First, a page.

Grapevine is always on the search for the next great wineries around the world. The company is looking for families who are making wine better and / or marketing them differently than others are currently.
There is not an exact science when Grapevine Distributors considers picking up new wineries to sell in the Carolinas. Each family that we contact or contacts Grapevine to sell their wines is given individual consideration. However, there are some basic ground rules.
The winery must be family owned or a cooperative of small family growers working together to make their wines.
There should be an interesting story behind the family and their winery. When and why did the family get into the winemaking business? Is there a family legend or lore that compliments the family business? Grapevine sales people can tell you a story about each of the wineries we represent. If they can't tell you a story about the family or winery then it will not be added to the catalogue.
The wine must add something to the portfolio. The wine may taste as good as our other wines and be priced as well as our other wines but if it doesn't add another dimension to our portfolio then there is no reason to represent it in the Carolinas.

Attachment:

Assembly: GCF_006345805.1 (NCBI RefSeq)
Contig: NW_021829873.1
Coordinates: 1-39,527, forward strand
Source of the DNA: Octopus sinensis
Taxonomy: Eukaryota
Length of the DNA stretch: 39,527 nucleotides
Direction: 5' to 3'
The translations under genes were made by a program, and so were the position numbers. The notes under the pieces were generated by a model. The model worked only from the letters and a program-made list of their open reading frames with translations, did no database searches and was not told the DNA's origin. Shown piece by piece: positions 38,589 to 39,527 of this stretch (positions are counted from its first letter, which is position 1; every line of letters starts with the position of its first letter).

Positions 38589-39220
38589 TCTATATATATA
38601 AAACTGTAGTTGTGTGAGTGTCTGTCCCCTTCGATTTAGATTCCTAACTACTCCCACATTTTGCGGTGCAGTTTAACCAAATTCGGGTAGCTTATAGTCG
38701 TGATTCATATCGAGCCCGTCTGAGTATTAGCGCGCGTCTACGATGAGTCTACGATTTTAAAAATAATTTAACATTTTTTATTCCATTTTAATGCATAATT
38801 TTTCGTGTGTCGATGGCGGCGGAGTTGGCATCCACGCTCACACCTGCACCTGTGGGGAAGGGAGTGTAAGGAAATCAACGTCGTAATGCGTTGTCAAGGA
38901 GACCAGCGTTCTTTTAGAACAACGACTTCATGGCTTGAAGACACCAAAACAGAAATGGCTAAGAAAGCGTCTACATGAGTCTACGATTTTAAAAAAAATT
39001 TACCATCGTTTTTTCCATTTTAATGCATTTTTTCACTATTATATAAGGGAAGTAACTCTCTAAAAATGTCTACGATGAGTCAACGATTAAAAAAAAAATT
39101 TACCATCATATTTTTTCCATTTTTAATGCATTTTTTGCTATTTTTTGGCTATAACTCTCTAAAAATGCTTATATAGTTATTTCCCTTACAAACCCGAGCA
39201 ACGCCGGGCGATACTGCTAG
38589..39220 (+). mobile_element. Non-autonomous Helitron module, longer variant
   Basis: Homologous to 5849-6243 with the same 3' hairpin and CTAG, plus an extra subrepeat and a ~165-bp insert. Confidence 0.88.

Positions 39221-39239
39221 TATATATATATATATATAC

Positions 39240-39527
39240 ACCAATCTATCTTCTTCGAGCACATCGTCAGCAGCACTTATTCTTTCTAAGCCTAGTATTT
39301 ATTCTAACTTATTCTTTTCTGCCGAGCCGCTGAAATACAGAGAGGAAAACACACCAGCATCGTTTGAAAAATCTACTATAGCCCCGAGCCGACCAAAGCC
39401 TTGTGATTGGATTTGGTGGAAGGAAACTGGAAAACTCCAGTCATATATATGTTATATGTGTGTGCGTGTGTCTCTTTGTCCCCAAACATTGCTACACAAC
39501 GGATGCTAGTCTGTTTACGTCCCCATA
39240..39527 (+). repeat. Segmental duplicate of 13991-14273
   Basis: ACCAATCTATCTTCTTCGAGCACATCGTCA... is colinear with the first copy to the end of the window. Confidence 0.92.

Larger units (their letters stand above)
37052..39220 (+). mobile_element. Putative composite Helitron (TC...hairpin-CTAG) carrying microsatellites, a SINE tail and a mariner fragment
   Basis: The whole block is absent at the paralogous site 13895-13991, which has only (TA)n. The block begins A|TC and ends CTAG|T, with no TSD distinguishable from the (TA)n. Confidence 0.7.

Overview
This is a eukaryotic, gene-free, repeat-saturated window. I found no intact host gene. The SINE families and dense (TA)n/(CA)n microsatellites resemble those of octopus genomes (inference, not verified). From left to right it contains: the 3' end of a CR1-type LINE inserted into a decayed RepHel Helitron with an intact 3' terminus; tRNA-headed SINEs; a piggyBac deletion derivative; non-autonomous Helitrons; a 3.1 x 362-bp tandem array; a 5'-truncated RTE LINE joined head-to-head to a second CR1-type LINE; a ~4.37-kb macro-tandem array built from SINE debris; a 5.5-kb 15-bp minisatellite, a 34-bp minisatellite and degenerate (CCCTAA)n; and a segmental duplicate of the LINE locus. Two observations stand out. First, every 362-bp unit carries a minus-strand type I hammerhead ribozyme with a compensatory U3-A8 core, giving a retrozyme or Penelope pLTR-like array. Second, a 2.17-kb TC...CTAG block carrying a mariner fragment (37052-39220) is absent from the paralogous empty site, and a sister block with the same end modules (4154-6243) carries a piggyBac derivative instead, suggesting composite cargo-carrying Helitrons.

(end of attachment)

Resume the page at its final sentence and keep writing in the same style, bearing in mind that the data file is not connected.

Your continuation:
A few wines, when tasted by the management team, are a "slam dunk" but most make those charged with leading the sales think a bit. "Slam Dunks," a rarity in the world of wine, are those wines too good to pass up so may be chosen to be added to the portfolio on the spot and the management team know the sales force will be happy they did. Most wines don't even make it past the management team. Some wines do make the management team think a bit so are presented to the sales staff at one of the monthly sales meetings. At that point it is up to the sales people to decide if the wine is Grapevine worthy. Most wines do not make the cut. The ones that do get the full support of the sales people as they are the ones who chose to add the wine to our portfolio.
The Grapevine management team and it sales force is so selective in which family wineries it chooses to represent that in an average year they choose about five new wineries out of many many submissions.
Grapevine strongly prefers to represent wineries across both North and South Carolina. It's the rare "slam dunk" than convinces the company to break that rule and pick up a winery for only one of the two states. If a winery is picked up for either or both of the Carolinas Grapevine requires that it represents that winery state-wide.